4) Get Over Yourself.

Or, at least get over your thoughts. You’re not as important as you think you are! Your thoughts, just like anything else in this life, should be scrutinized. If they’re not helping, but hindering you, drop them. And if you can’t NOT drop them, then deal with them — do something about them in the most constructive way you can.

Most of us worry far too much about what others think of us. Although we may indeed be the main players everyday in our own game, what we tend to forget is: so is everyone else! They’re nowhere near as focused on you as you may think they are. They’ve got all kinds of problems of their own that they’re far more worried about, believe me.

Realizing this is very freeing. It allows you to relax and focus more on ‘product’ than ‘delivery’, inevitably improving your delivery in the process.

The Takeaway: From Nervous Energy Into Creative Gold… 

We are never going to live without obstacles (and really, life couldn’t be life without them) and obstacles are stressful, but by practicing these techniques we can provide ourselves much higher chances for a creative, fun life in the long run.

The key here is to actually try these techniques out (particularly 1 & 2) the next time it happens, and even if they don’t work, not to give up! Really, it doesn’t get much easier than simply using the on-rushing anxiety of nervous energy as alarm bells to let it be and begin breathing rhythmically, and do only that. If you can manage to do so, even just a few times in a row, it will begin to become a habit, and you’ll be on your way.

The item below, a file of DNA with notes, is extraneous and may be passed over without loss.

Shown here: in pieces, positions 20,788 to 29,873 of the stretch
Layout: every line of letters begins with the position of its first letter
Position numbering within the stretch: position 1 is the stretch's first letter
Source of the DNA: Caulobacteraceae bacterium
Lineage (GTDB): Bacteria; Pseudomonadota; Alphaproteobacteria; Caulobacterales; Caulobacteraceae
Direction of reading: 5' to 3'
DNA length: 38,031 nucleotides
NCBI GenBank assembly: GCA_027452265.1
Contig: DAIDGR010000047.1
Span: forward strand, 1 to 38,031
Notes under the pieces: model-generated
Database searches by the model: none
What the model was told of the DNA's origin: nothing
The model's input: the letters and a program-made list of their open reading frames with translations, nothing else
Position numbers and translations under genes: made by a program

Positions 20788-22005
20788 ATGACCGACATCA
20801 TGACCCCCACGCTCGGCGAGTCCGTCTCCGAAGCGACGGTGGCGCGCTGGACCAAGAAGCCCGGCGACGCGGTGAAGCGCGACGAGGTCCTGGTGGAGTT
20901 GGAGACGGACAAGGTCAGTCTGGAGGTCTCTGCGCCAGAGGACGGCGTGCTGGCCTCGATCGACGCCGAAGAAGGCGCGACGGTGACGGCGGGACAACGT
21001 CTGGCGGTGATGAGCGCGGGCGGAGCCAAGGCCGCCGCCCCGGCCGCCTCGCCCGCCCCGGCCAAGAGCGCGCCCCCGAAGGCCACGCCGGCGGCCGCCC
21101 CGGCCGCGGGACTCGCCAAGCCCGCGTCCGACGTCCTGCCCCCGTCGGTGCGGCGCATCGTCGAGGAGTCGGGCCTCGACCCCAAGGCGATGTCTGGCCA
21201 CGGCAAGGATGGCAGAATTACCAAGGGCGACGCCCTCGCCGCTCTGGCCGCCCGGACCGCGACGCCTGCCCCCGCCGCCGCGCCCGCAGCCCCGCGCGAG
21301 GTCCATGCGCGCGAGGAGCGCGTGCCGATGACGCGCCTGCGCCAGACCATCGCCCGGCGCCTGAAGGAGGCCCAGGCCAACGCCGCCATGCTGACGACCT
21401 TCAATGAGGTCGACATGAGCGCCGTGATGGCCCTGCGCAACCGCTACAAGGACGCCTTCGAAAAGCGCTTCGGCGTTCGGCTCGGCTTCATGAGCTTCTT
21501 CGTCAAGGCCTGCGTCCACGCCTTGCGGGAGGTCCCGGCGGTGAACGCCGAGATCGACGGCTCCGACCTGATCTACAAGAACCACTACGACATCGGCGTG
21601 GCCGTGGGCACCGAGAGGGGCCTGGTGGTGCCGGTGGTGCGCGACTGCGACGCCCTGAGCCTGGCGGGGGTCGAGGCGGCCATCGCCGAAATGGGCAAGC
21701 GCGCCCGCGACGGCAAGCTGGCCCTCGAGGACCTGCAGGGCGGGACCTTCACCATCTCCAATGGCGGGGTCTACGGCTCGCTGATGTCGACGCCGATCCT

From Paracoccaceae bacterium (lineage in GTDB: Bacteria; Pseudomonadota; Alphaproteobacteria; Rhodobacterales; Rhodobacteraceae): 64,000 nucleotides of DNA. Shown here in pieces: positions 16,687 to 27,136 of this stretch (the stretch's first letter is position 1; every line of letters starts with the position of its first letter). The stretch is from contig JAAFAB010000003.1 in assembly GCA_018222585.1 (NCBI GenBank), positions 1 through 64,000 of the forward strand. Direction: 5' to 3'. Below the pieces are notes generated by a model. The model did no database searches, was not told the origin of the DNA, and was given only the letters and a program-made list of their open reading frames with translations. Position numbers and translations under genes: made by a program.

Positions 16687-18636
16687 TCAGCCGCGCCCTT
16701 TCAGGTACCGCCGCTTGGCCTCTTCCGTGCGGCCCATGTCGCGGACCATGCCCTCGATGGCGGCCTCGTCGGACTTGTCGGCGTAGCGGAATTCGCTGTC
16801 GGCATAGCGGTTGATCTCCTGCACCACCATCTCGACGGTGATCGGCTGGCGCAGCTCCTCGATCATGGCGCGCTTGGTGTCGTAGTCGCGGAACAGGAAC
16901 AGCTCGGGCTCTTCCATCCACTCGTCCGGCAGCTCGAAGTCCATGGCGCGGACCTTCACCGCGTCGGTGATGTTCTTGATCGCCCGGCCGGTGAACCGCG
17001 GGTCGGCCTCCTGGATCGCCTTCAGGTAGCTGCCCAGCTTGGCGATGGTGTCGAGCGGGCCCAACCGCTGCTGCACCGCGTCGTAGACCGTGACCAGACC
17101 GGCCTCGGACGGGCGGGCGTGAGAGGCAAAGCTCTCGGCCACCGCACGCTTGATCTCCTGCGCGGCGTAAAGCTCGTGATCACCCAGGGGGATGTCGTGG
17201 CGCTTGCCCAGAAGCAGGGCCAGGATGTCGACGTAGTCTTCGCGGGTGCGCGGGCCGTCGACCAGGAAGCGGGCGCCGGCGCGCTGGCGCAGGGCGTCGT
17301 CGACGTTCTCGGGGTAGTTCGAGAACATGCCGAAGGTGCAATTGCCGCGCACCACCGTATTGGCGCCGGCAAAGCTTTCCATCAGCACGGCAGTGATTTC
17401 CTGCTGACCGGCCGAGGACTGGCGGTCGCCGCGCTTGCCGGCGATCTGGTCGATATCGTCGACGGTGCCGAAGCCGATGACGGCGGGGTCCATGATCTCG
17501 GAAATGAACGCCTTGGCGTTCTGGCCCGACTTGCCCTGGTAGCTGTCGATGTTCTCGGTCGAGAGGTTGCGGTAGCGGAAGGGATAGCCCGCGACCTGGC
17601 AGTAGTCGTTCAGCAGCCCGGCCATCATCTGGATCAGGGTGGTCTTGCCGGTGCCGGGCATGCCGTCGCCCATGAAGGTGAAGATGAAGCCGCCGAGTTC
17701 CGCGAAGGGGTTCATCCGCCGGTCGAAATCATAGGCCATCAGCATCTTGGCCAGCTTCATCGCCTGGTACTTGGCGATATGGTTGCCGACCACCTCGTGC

Then, once you’ve gotten the basics down, you can start throwing in some ‘this isn’t the end of the world‘ and ‘I’m not the center of the universe‘ (you are, of course, but as with so many deeper truths, it’s paradoxical — your ‘Self’ is indeed the centre of all things you experience, but the little ‘I’ and all of its story-making regarding past and future definitely is not), and taking a break or a walk to cool off if you’re able, adding whatever else works for you personally over time.

This is the art of managing stress. In the end, it’s up to you if you want to learn — and eventually master — it or not, but the quality of your future life and health hangs in the balance (don’t let that stress you out ;).

As long as we’re alive, nervous energy is going to be a part of life. It’s a powerful force that can either sap us, causing everything from ulcers to premature aging; we can avoid it at all costs, meaning our life circumstances will never really get better, or we can learn to let it be and work with it over time.

Step by step, it can be done. The more manageable our stress becomes, the more confidence we gain, and the easier it gets to perpetuate this positive cycle of turning our nervous energy into productive, creative energy.

Jaimee Jakobczak
Jaimee Jakobczak